The American Recreation Coalition (ARC) recently testified before the U.S. House of Representatives Committee on Natural Resources on reauthorization of legislation allowing federal agencies to collect and retain entrance and recreation fees.
According to a news release, ARC told the Congress that recreationists supported fees but were concerned about the lack of focus on improvements in recreation experiences following the enactment of the 2004 Federal Lands Recreation Enhancement Act.
“We celebrate the marvelous shared legacy of our Great Outdoors – one in three acres of the surface of the nation managed by federal agencies and hosting well in excess of a billion recreation visits annually. Americans spend some $650 billion annually on fun outdoors and our Great Outdoors is a vital element in attracting international tourists,” Derrick Crandall, ARC President, told the panel.
Crandall noted that tight budgets made recreation fees even more important to federal agencies. Yet inadequate communications by the agencies and failure to strive for convenient and cost-effective fee programs have lessened support for fees by recreationists. He cited a letter to the Congress by a broad group of recreation, conservation and tourism organizations which outlined twelve consensus principles for federal recreation fees, including retention and use of the fees in close connection with the sites and the activities generating the fees. The organizations also called upon the Congress to include the U.S. Army Corps of Engineers, the largest federal provider of recreation visits, under the same fee program as the other five agencies with major recreation management roles.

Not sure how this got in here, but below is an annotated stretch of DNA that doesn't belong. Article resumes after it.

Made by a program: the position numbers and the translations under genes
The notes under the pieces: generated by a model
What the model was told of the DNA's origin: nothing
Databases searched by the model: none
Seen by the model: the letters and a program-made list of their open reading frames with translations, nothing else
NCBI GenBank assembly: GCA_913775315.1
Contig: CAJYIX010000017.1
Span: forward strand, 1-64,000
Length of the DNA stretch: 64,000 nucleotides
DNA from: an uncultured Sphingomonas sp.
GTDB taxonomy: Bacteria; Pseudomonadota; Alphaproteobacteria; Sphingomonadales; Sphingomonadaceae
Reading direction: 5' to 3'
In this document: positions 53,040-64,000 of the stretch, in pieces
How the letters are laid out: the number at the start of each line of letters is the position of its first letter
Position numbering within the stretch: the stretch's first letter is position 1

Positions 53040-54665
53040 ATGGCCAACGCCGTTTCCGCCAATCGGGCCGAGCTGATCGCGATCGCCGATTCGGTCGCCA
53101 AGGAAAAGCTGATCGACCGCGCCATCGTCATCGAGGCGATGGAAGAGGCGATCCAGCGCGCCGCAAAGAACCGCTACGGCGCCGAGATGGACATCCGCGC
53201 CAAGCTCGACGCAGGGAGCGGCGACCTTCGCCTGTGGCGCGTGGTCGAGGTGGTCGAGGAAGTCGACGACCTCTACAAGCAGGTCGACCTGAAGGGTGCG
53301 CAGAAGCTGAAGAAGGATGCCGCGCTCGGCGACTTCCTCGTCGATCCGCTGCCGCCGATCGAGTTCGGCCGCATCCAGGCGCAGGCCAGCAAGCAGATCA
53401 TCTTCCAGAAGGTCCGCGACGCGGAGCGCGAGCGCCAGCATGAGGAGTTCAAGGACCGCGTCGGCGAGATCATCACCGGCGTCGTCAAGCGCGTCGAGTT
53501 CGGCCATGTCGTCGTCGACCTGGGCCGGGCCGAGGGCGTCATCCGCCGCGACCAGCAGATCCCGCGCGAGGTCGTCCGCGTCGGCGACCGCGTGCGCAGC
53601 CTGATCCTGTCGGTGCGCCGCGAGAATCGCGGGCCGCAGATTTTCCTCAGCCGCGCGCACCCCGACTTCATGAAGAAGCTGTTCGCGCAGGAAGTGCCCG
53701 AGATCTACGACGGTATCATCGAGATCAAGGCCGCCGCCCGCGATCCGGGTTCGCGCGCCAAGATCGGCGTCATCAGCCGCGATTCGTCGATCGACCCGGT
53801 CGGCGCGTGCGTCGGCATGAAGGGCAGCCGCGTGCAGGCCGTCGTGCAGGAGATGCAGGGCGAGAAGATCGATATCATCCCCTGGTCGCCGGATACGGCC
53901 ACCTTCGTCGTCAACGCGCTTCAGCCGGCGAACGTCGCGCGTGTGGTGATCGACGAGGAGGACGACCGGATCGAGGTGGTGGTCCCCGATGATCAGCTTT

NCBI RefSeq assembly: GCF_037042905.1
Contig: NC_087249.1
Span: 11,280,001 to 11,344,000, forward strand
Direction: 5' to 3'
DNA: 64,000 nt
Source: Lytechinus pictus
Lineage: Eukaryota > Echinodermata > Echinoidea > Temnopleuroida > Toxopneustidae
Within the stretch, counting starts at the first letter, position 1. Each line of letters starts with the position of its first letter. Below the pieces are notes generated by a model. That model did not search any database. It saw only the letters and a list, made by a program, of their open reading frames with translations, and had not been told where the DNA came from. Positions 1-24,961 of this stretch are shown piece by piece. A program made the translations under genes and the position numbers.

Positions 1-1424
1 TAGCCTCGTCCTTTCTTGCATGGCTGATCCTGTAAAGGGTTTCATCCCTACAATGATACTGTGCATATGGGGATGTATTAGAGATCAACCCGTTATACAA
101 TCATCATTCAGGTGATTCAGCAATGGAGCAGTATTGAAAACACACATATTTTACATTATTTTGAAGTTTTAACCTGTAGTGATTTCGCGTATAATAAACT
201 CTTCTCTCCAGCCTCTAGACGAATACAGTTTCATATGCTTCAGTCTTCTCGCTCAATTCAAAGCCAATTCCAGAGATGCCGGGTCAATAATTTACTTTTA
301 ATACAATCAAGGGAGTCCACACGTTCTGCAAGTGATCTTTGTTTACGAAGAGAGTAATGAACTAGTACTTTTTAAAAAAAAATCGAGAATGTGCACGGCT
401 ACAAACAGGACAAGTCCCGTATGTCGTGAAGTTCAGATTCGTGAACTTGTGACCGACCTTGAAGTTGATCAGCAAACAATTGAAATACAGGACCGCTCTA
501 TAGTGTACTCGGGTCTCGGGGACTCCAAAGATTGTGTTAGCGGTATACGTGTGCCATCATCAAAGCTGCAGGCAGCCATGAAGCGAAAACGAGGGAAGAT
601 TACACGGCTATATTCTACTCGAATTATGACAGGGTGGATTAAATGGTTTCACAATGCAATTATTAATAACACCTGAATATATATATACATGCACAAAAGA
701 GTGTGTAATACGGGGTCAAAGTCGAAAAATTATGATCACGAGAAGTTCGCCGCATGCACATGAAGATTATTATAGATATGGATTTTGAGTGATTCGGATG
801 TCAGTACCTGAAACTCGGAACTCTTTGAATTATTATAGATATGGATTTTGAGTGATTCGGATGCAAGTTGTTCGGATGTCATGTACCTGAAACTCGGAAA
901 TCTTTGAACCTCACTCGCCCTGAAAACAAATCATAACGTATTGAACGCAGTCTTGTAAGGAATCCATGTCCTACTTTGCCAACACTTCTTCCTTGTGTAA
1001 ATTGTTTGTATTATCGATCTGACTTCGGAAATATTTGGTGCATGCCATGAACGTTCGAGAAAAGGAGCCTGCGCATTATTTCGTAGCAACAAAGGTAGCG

“Public involvement in federal recreation fee programs is vital. The first step is better notification of fee program proposals,” Crandall said. ARC and other groups urged the Congress to require the agencies to set up a system which would allow individuals and organizations to register to be notified of fee proposals, indicating geographic and other parameters.
The organizations also noted that federal fees are often inconvenient for visitors. Use of commonly-used non-federal payment systems, such as EZ-Pass and PayPal, should be tested, they told the Congress.
ARC’s testimony urged new outreach and promotion efforts by federal agencies. “Americans gain little from great places that are invisible to them. And much of the Great Outdoors is not on the radar screens of younger, more urban and more diverse Americans. Greatly improved websites, use of social media and a redirected www.recreation.gov can help us deal with federal site visitations that have lagged far behind population growth,” ARC’s spokesperson said. “We support partner-based promotional activities designed to shift demand to lesser visited sites or to non-peak periods. And in fact we would appreciate this committee making it clear to the agencies that building awareness and promotion are legitimate uses of a portion of FLREA receipts.”
Under existing provisions, fees generate more than $300 million annually to help support federal recreation programs. As recently as 1996, federal recreation fees were not retained by the collecting agencies. ARC and other organizations believe that the public will support continued and even increased fees that deliver the experiences the public seeks when visiting national parks, national forests, national wildlife refuges and other public lands and waters.
Copies of the ARC testimony and the multi-organizational letter are available at www.funoutdoors.com. The hearing can be viewed here.